This brings us back to the concept of auditor independence in the new STSMA Regulations. Auditors of sectional title schemes should read this change in legislation in conjunction with sections 290.167 to 290.170 of the IRBA Code of Professional Conduct for Registered Auditors (IRBA Code). These sections deal specifically with auditor independence regarding the preparation of accounting records and financial statements. The IRBA Code stipulates that management (or in the case of sectional title, the body corporate) is responsible for the preparation and fair presentation of the financial statements in accordance with the applicable financial reporting framework. These responsibilities include functions such as preparing source documents and originating journal entries. It is explained that, should the auditor him-/herself assume responsibility for these activities, a so-called “self-review threat” may arise. A self-review threat basically boils down to the auditor reviewing (auditing) the accounting records and/or financial statements that the auditor him-/herself compiled in his/her additional capacity as the accountant. The IRBA Code consequently prescribes that proper safeguards should be put in place to mitigate such a self-review threat.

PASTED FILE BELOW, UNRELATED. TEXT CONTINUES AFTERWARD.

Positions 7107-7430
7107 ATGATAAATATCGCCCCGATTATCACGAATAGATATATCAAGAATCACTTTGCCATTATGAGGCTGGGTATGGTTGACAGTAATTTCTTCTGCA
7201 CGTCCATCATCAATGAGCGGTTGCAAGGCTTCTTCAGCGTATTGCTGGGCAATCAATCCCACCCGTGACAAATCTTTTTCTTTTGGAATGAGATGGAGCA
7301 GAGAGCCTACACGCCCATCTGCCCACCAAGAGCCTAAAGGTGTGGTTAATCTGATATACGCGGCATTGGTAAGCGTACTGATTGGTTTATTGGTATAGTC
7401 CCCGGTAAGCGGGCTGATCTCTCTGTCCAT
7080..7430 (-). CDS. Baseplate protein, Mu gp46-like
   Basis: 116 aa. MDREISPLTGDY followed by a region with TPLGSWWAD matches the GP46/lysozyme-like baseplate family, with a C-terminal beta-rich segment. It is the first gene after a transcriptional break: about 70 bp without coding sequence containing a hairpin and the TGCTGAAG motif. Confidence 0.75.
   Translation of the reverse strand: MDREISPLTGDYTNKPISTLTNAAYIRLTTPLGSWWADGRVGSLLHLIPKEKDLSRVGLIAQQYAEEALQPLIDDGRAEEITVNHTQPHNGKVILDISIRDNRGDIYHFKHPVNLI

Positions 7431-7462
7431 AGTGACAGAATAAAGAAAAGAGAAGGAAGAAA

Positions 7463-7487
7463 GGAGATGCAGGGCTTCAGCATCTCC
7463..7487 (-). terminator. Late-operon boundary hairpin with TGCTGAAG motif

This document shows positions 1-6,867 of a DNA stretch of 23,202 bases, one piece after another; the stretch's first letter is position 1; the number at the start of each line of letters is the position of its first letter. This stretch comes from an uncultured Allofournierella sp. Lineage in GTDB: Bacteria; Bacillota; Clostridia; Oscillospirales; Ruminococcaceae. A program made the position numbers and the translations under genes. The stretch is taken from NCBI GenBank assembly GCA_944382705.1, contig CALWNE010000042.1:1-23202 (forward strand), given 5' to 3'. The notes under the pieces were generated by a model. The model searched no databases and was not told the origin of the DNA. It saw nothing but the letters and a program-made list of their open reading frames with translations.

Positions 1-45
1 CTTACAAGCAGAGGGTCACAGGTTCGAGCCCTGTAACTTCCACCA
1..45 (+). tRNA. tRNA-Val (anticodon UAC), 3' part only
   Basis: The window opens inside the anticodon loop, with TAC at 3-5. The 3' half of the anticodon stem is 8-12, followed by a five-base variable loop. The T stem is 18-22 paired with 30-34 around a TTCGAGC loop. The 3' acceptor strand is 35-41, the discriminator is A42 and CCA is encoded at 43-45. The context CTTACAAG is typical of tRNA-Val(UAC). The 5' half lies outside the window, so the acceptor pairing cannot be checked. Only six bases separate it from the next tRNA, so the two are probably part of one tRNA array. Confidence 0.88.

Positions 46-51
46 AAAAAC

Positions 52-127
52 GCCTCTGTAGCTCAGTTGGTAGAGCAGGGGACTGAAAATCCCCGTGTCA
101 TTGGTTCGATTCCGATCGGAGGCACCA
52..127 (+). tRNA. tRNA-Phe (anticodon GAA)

Without going into too much detail, there are a number of possible safeguards that an auditor can put in place to address these potential self-review threats. Firstly, it should be made perfectly clear to management (in this case, the body corporate or the managing agent) that they are responsible for the bookkeeping functions of the sectional title, such as generating source documents, preparing source data, approving transactions and preparing journal entries, to name but a few. Bodies corporate should refer to STSMA Regulation rule 26(1)(a) which states specifically that the body corporate is responsible for keeping proper books of account. Secondly, the members of the audit team should be made aware and reminded of the fact that they may not provide advisory services or make any management decisions relating to the body corporate. Thirdly, if the body corporate’s audit firm assists with accounting services, it can be arranged for the accounting services to be performed by an individual who is not a member of the specific audit team. If such services are performed by a member of the audit team, a partner or senior staff member with appropriate expertise, who is not a member of the audit team, should review the work performed. Further, tax return preparation services are generally based on historical information and tax returns are subject to whatever review or approval process the tax authority deems appropriate. Accordingly, providing such services generally does not create a threat to auditor independence if management (in this case, the body corporate) takes responsibility for the returns including any significant judgements made.